But the largest point is: can I, Rick Calvert, share my personal opinions or jokes as my tweets clearly were on the BlogWorld twitter account?

Here is my @blogworld Twitter bio:

Tweets from Blogworld & New Media Expo, and its founder Rick Calvert

For the record, I have put up tons of personal opinions and thoughts in that twitter feed since I started the account Oct 31 2007.  Never, ever, have I received a reaction like today.  I did have one person complain about posting stuff other than directly related show information. I informed that person that its my account and my bio explained they were my tweets as well as company stuff.

Just two weeks ago Chris Brogan, me and several others had an interesting discussion about Twitter avatars. Chris told me I should change the @blogworld avatar to a picture of me because “you are blogworld”. I disagreed because I do see a distinction between a completely personal twitter account and a brand. But based on that discussion I just asked Dave(my partner) to create a new avatar for me/ @blogworld showing my face and the logo.

Today several people suggested I start my own personal twitter account to share my personal opinions. I am not going to do that.  First off because I started this event for me and content creators like me. I think offering a view of my thoughts and opinions is relevant to what our show is about. I do try to keep a balance between the personal and the official event stuff. I am very careful not to spam out “buy now” type messages. I try very hard to provide useful and relevant information to our community and my friends. I try to introduce and expose different friends and members of the community to each other who might not otherwise have met except for through our event.

That is what I think my / the @blogworld twitter account is for. Obviously some of you disagree. I do see the arguments for it but I am not convinced its the right thing to do particularly for BlogWorld and the type of event it is. I may change my mind and I hope others can make those arguments why I am wrong in the comments below or on their own blogs and podcasts.

Now lets talk about what personal opinions and what type of jokes are and are not allowed in a business context. Religion; I think everyone agrees that’s a no no in a business setting. Politics; I was a political blogger, that’s what inspired me to launch BlogWorld & New Media Expo in the first place. I killed off my political blog when we launched the event specifically to not offend people who might disagree with my politics. Are there any other third rails of polite business discussion?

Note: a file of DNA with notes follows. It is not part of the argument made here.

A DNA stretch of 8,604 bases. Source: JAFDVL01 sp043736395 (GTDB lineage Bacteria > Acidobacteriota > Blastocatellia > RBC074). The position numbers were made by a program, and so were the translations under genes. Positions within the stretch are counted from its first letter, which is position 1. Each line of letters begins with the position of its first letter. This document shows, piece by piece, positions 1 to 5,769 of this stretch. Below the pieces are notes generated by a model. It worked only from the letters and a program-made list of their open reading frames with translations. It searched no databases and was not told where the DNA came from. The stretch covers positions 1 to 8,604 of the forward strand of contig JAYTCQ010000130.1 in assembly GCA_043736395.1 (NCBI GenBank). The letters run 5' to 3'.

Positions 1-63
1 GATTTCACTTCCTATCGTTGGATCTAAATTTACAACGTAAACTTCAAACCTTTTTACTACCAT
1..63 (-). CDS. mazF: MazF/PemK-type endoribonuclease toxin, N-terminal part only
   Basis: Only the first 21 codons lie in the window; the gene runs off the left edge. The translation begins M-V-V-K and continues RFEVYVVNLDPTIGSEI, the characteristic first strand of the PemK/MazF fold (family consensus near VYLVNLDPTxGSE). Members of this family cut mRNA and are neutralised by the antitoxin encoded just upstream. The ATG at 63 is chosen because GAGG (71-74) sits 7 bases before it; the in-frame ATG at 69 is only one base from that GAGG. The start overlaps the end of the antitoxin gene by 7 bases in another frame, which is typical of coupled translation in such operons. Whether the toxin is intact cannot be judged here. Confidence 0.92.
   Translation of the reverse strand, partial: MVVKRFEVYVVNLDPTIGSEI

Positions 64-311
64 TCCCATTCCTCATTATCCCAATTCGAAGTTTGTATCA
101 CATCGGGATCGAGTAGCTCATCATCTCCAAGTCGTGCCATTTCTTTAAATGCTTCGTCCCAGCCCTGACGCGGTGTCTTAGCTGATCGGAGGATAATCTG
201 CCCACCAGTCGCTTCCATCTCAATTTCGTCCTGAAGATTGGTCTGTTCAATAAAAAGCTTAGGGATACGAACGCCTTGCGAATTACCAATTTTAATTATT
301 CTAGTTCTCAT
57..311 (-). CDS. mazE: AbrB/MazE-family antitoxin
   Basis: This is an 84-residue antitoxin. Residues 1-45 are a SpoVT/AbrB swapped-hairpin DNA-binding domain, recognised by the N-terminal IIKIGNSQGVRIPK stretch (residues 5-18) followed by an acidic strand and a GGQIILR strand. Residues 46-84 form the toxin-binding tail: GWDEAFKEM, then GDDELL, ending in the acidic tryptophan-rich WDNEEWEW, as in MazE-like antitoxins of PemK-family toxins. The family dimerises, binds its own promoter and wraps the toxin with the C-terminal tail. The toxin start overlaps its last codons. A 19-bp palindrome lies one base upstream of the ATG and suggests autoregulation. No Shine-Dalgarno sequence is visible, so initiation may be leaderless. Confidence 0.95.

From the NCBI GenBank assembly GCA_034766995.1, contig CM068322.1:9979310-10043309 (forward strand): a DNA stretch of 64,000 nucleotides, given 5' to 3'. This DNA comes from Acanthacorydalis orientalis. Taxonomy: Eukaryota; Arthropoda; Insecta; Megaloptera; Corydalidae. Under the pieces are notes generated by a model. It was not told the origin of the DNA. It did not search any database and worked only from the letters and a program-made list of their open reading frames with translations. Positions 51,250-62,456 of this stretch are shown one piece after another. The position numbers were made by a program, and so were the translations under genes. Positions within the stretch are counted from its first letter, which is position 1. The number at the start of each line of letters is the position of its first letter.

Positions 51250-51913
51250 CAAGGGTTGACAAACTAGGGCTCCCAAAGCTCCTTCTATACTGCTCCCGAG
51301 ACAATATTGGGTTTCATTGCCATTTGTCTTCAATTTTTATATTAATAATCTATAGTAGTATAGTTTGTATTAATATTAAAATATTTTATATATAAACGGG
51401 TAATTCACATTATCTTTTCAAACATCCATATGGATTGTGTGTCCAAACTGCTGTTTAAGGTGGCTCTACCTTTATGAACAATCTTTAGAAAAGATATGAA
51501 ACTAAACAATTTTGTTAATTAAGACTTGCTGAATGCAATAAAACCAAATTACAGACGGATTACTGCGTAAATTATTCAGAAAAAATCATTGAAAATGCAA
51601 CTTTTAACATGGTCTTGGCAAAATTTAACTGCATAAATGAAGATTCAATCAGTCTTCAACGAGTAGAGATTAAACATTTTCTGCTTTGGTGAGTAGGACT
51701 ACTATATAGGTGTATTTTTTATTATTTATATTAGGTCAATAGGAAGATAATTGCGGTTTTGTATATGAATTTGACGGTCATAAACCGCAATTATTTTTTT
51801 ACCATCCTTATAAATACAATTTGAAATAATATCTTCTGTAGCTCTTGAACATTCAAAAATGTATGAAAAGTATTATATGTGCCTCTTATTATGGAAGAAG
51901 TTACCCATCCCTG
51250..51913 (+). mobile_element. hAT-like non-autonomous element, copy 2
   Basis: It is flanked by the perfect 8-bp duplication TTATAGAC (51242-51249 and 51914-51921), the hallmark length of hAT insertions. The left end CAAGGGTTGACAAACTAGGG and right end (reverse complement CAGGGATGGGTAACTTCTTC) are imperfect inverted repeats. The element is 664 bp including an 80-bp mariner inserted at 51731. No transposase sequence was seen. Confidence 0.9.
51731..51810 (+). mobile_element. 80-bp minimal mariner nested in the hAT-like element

Are Macs, the iPad, Iphone, and all Apple products untouchable for conversation and in particular dissent and mockery?

I didn’t think so but I guess I was wrong. Microsoft now that’s a fair target. Everybody hates them right?

Apple can base their entire ad campaign on mocking PC users (most computer users in the world) and that’s ok but bash a Mac and the world comes crashing down?

I’m sorry guys, I find that weird. I like the PC guy in those commercials. I was just having fun at the expense of some of my friends who maybe love their macs a little too much. I never meant to offend you and certainly didn’t mean to hurt your feelings so if I did I sincerely apologize for that but come on people make fun of me for my PC all the time.

As @victorjaio pointed out lots of new media content creators are Mac users. I know that, I get that. I know many Mac products are new media friendly, many of my friends are mac users, but seriously Apple is not a new media friendly company, guys. They are not all that supportive of their community and they know there is a certain percentage of their community that will buy anything they sell even if its phone that doesn’t work, or its on the worst mobile carrier in the country.

That’s my problem with Mac’s and Apple. Can we be friends again or have I crossed the Rubicon on this one?

***update 4.8.10****

I just found out that I am a “Hipster New Media Douchebag”

At least according to John C. Welsh. And all this time I thought I was just a fat guy in a Harley shirt.

***